I started to think about other kinds of energy waste like creating, emailing, reading and deleting spam. And certainly junk mail being carried by the mailman fits the description. And what about newspapers? Does anyone still do recreational “Sunday drives”? For that matter, why is there still petroleum-powered racing? What would the impact be if we all agreed to not cut down Christmas trees for a few years and just planted new ones? Imagine the energy savings. It seems like to me that the only way to change these things is to take away some freedom. Freedom to cut trees, send spam and eat too much.

Okay, taking these things away is going to annoy and offend people, but what about some changes that are less confrontational? So I put down my coffee and wonder why is it that I can’t seem to remember to bring a reusable cup to Dunkin Donuts? I mean seriously what is my problem? Can you imagine how much energy has been wasted to make me a new cup every Monday, Wednesday and Friday and deliver to me? Maybe they could stop giving away cups and make it so only people with their own cups could get coffee. No cup, no coffee. Is that crazy? It seems like it would be simpler for me to just remember my cup but experience tells me that this is as likely as being able to stop people from sending me spam.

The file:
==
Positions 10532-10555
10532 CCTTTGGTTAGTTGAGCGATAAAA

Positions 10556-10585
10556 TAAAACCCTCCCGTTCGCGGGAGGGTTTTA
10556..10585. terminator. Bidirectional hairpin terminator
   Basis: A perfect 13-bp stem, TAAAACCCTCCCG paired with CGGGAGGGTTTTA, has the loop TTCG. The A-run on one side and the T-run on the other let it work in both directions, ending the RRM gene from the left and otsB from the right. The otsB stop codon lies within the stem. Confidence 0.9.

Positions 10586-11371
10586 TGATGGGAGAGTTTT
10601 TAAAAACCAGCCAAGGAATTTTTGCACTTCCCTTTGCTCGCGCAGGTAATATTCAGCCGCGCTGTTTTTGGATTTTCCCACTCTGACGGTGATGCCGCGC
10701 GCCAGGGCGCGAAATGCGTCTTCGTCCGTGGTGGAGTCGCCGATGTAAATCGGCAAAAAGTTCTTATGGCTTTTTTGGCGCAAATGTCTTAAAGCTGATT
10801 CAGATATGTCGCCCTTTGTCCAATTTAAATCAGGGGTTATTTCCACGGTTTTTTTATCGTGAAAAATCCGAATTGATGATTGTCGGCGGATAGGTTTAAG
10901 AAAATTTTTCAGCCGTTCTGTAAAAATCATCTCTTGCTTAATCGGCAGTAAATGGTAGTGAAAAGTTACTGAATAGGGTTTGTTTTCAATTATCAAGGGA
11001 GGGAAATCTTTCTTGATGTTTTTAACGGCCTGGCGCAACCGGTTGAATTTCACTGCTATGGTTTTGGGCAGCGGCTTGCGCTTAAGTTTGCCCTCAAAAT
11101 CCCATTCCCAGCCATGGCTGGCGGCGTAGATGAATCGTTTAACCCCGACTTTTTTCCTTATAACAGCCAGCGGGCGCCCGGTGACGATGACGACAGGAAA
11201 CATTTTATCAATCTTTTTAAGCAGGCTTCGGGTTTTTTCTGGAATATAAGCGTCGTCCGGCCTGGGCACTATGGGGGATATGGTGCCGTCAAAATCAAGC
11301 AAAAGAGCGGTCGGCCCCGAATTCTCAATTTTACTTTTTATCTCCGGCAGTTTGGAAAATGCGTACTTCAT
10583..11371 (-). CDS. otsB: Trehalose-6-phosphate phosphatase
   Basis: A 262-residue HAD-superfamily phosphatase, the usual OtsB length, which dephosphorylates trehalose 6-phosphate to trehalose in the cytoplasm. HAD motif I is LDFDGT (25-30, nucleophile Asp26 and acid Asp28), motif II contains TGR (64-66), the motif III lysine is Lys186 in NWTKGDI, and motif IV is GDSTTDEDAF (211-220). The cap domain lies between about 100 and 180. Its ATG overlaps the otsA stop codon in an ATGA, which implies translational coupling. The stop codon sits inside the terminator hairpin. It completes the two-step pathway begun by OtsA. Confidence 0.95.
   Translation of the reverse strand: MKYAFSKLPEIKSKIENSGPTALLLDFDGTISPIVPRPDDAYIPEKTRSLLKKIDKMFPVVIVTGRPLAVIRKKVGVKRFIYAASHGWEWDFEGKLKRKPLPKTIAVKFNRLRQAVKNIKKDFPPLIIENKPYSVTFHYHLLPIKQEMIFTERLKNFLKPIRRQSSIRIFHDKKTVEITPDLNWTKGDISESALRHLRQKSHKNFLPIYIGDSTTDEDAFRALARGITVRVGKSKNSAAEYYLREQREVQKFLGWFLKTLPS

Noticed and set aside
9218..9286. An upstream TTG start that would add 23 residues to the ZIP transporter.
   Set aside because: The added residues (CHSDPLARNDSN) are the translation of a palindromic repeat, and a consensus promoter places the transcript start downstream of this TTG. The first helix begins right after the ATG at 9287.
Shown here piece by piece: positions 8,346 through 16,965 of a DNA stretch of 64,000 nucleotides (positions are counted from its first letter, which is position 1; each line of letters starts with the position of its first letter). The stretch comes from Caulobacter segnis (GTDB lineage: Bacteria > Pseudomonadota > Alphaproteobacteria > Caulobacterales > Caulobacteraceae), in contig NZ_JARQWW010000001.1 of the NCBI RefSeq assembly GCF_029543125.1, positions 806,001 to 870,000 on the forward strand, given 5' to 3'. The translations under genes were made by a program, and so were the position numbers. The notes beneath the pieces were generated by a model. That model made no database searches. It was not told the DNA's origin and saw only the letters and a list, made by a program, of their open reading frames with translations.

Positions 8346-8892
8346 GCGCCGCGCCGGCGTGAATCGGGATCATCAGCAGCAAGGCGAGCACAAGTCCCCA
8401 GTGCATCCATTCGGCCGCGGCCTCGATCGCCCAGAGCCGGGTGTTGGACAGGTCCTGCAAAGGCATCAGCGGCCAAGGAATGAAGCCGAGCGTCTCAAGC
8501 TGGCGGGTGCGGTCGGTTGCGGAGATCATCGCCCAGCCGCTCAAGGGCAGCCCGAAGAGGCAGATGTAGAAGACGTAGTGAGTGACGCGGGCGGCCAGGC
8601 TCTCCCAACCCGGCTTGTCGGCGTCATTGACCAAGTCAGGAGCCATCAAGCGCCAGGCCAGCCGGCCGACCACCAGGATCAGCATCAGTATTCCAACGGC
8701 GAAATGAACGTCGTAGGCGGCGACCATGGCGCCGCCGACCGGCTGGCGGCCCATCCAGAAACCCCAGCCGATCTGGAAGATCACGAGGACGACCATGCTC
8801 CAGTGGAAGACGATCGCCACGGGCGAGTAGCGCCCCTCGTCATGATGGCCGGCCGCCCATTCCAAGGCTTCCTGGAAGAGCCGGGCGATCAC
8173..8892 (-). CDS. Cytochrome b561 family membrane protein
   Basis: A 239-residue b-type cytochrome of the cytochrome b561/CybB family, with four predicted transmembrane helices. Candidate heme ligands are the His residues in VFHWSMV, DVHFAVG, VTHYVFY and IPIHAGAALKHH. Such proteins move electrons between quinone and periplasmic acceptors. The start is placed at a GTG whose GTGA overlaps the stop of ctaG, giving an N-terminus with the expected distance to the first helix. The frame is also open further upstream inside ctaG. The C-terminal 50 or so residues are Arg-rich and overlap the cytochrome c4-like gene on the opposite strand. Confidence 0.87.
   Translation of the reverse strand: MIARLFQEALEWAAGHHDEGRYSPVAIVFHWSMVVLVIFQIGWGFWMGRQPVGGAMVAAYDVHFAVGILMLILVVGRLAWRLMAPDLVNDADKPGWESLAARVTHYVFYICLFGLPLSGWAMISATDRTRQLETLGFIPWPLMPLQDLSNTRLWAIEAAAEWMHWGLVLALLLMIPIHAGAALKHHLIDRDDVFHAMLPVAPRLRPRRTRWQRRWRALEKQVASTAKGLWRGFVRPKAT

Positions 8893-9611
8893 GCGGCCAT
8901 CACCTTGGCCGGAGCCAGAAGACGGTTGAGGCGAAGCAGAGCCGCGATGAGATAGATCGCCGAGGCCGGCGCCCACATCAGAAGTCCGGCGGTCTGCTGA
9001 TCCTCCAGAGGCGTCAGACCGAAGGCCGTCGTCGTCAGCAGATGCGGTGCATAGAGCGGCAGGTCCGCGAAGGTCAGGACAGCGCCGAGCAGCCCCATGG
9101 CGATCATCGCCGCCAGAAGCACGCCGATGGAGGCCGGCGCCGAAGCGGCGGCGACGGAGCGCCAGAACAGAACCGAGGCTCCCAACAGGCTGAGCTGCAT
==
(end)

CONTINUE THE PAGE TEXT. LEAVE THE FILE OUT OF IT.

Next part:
Everyone agrees that changes are need. But would people accept it if their disposable cup privileges were taken away? I think not. No one wants to deal with an angry mob who hasn’t had their cup of coffee in the morning.

  1. chrisp

    I say take the disposable things away as fast as possible! People will adapt, and quickly. If we continue to give them excuses they will continue to just throw things away, when in fact it is easier and less expensive to reuse.

    Prime example is Trader Joes food store… they don’t bag groceries in disposable plastic bags, only recycled bags. People actually remember to bring bags from home and fill them at the checkout line (imagine that) and the store in East Sacramento is always packed with people.

    Now if they can just reduce the packaging the food comes in… that is the biggest problem of waste!

    Or maybe reduce household trash pickup to once a month. Then people will be forced to reduce the trash or it will pile up. This would be a cost savings to the community.

    But the end all will be to start charging people for use of disposable items. It will pay for the disposal of that item. People would end up looking at products in a completely different light, not how convenient it is but how much it will cost to dispose of the packaging

  2. Anne Karine

    My biggest peeve when it comes to excessive packaging…are “bulk” products that are just a bunch of fully-packaged regular size items tossed into yet another box.